However, the UK’s move has been interpreted by the EU as ‘unilateral action’ amounting to ‘a violation of the relevant substantive provisions of the Protocol … and the good faith obligation under the Withdrawal Agreement’. We are likely to see infringement proceedings commence once more over the Protocol. This will signal how seriously the EU views this breach but it will do nothing for good UK-EU relations, nor will it, I suspect, dissuade the UK. Indeed, the EU taking legal action will only confirm to Leavers and Unionists that the EU has unrealistic expectations about what it can demand to happen across an internal UK boundary.

The huge adjustment required by the Protocol should not be underestimated. The UK (and Northern Ireland) needs time to implement the new border management regime if the Protocol is to operate effectively and to cause minimal disruption to NI. It is not unreasonable for NI to expect this. The UK has exploited its hand in the Protocol (as the enforcer of the rules) to act in this way. But the rules it will be applying are the EU’s; it is still heading in the direction of implementation.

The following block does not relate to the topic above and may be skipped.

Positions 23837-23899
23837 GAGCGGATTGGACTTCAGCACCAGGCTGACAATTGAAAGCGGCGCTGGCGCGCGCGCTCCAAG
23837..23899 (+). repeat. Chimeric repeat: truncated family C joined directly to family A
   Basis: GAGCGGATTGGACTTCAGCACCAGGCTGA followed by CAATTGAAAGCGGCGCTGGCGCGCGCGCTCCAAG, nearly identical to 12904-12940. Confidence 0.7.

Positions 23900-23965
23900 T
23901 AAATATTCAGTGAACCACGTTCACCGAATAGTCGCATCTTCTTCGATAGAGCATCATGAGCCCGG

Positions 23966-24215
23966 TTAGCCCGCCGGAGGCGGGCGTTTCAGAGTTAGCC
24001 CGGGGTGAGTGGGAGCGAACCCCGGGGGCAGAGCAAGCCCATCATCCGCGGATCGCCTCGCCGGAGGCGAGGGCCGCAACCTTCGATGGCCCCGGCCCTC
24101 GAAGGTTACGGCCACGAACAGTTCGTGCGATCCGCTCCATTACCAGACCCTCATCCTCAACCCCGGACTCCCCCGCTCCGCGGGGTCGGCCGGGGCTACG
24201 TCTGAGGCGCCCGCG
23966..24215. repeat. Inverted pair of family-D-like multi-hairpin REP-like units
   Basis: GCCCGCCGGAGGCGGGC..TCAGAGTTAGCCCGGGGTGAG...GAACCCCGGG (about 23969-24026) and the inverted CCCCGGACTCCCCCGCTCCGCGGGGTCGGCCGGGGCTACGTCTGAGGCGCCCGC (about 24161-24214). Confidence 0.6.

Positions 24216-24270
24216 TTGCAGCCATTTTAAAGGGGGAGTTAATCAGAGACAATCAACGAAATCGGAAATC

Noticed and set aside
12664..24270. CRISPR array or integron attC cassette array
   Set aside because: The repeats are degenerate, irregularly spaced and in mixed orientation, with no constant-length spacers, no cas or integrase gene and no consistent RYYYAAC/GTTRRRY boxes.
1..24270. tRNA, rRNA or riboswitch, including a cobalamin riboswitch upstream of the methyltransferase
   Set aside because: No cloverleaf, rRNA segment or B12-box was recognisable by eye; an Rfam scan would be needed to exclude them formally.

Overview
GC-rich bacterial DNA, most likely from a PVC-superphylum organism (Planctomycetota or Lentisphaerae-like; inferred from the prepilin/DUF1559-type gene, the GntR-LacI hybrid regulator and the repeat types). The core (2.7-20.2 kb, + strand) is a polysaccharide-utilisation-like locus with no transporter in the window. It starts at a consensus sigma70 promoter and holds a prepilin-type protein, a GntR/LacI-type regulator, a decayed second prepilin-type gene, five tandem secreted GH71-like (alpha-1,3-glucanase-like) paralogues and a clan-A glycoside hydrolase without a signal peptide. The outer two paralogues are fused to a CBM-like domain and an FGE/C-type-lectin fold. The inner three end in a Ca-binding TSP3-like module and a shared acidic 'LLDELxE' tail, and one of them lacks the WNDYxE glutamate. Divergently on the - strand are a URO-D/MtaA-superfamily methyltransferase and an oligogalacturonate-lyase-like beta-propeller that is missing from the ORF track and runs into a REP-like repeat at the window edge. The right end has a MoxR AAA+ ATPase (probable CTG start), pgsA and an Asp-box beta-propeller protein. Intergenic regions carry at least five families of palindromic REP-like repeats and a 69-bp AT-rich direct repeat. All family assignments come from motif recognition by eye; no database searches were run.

The EU is frustrated at the lack of readiness, compliance and, now, the trustworthiness of the UK. It may also be angry that the UK chose to take such action unilaterally rather than to negotiate it through the Joint Committee. Indeed, the first conversation the co-chairs had since Frost replaced Gove was only after the UK announced these steps. But, ultimately, this is a political move by Frost, and he won’t mind the fact that it infuriates the EU. However, in the wider scheme of things, every time the UK pulls off a move like this, the more it loses credibility as a serious international partner. Frost may play to the gallery, and the UK may play all the cards it has, but the EU needs to play the long-game.

This post represents the views of the author(s) and not those of the Brexit blog, nor of the LSE.